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State needs to halt home foreclosures

By JOEL BARKIN and ANDREA BATISTA SCHLESINGER
published December 31, 2007
 
With the 2008 legislative session and his January State of the State speech approaching, Gov. Eliot Spitzer has the perfect opportunity to establish a clean slate and blast open the morass of partisan gridlock that has surrounded his most recent efforts at reform.

And there is no better issue with which to do that than tackling New York's subprime lending crisis by calling for a six-month moratorium on home foreclosures.

Addressing this housing crisis in a real way would allow Spitzer to do what he's does best -- take on powerful moneyed interests on behalf of average New Yorkers.

After all, most ordinary New Yorkers are looking for our leaders in Albany to take on issues that matter most to their daily lives. They care about providing a home and a comfortable life for their families.

It is those simple aspirations that are under attack right now as Wall Street-backed predatory lenders move in to recoup on their losses by foreclosing on the homes of the tens of thousands of New Yorkers to whom they knowingly provided loans that couldn't be repaid in order to make billions of dollars in short-term profits.

The foreclosures crisis is out of control. A report recently issued by the U.S. Conference of Mayors estimated that 1.4 million homes will be foreclosed on nationally in 2008, causing a loss to homeowners of more than $316 billion.

The problem is particularly aggravated in New York, which in 2006 experienced the fifth highest rate of foreclosures in the nation, according to a report by state Sen. Jeff Klein, D-Bronx/Westchester.

With as many foreclosures in New York in the first half of 2007 as there were in all of 2006, the problem is growing rapidly and not expected to get better any time soon.

But the damage doesn't stop with those of us losing our houses. As banks foreclose on homes, it causes property values for all of the surrounding homes to depreciate, putting everyone's economic security in jeopardy.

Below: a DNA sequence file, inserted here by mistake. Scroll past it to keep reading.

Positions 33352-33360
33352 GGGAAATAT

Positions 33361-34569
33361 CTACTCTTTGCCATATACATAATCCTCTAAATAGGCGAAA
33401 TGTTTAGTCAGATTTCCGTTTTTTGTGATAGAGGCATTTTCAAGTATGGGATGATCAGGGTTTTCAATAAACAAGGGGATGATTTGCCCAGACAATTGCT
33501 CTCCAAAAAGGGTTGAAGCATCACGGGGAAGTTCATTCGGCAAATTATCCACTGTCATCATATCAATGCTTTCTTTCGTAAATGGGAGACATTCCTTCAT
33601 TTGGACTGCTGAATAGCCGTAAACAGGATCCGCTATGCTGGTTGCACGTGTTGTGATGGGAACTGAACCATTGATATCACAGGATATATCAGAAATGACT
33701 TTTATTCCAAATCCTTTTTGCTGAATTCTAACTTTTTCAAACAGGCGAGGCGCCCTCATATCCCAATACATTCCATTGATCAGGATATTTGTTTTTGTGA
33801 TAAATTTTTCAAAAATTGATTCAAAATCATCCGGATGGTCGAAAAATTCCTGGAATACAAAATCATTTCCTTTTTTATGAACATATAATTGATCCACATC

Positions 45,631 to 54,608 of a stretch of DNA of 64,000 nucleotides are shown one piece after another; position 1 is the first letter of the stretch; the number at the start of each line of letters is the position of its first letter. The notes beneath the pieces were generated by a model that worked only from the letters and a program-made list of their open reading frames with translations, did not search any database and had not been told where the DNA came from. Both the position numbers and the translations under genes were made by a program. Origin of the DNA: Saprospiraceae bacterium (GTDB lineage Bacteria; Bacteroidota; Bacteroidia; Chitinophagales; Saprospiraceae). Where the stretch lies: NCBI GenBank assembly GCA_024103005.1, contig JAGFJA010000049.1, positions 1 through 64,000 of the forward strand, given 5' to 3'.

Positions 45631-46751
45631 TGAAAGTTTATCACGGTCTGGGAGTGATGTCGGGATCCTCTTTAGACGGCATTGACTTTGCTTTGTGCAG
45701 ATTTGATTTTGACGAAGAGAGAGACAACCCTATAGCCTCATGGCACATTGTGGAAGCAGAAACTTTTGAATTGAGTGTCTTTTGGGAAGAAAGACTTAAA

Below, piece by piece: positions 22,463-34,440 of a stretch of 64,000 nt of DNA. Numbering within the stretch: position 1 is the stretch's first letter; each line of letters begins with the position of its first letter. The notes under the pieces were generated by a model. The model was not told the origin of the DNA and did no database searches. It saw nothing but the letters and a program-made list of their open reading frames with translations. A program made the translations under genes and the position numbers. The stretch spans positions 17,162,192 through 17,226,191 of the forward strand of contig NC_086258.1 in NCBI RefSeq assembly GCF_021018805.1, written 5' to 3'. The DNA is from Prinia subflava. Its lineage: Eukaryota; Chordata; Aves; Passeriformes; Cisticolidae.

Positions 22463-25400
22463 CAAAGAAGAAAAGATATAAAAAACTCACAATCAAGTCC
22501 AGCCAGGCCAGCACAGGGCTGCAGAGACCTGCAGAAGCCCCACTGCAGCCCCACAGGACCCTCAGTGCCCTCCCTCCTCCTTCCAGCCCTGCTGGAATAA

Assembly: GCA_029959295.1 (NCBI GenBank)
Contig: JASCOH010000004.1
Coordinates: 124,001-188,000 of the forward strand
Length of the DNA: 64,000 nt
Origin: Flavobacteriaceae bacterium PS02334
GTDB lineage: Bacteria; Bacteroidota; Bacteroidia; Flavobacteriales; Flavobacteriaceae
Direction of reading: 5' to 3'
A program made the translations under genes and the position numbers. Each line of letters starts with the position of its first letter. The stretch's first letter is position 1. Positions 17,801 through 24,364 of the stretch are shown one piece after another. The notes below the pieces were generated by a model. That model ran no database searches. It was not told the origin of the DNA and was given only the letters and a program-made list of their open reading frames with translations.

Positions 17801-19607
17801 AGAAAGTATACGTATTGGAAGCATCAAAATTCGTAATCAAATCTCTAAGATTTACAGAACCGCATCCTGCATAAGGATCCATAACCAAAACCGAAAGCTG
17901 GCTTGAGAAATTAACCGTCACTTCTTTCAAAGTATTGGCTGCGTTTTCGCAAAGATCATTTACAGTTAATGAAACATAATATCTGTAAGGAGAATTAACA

A recent study by the Center for Responsible Lending predicts that in Nassau County, where 9,450 foreclosures are expected next year, the property values of as many as 549,000 surrounding homes will nose dive by an average of $7,100.

New York needs to follow in the footsteps of states like Minnesota and adopt sensible regulations to prevent mortgage lenders from continuing to make irresponsible loans in the future, but these reforms will take time to work. In the short term, putting an immediate halt to foreclosures is a big win issue.

With President Bush's anemic proposal to assist homeowners meeting with lukewarm responses, the table is set for Spitzer to send a bold message that New York is capable of leading the nation in addressing one of the most pressing issues of our time. There is already a growing movement within the state Senate's Democratic Conference to propose a six-month foreclosures moratorium. By ensuring the passage of such legislation, Spitzer could regain lost allies and start to build the kind of broad-based coalition necessary to move legislation on other pressing issues affecting working families such as affordable healthcare.

Since we know that Spitzer is reading up on biographies, we're sure he knows about what Franklin Delano Roosevelt did in similar circumstances to protect the interests of ordinary citizens in the face of economic meltdown and corporate greed.

After he became president in 1934, one of the first policy decisions that FDR made was to establish the Home Owners Loan Corp., which enacted a moratorium on foreclosures and invented the 30-year low-interest rate mortgage as a way of easing the burden on low-income homeowners.

In FDR's day, as in ours, such bold leadership was often met with harsh opposition. But it got the job done.

Bruised by the last six months, Spitzer seems to be searching for issues that will restore his popularity. He must remember that it was the promise of bold leadership that originally put him in the governor's office in 2006. Only that kind of leadership in taking on powerful interests and defending New York's middle class will put him back in the driver's seat in 2008.

As FDR might say, Eliot Spitzer has nothing to fear but fear itself.
 
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Joel Barkin is the executive director of Progressive States Network, a New York City-based organization that works in all 50 states to increase the middle class. Andrea Batista Schlesinger is executive director of the Drum Major Institute for Public Policy an New York City, which also focuses on policy to strengthen and expand the middle class.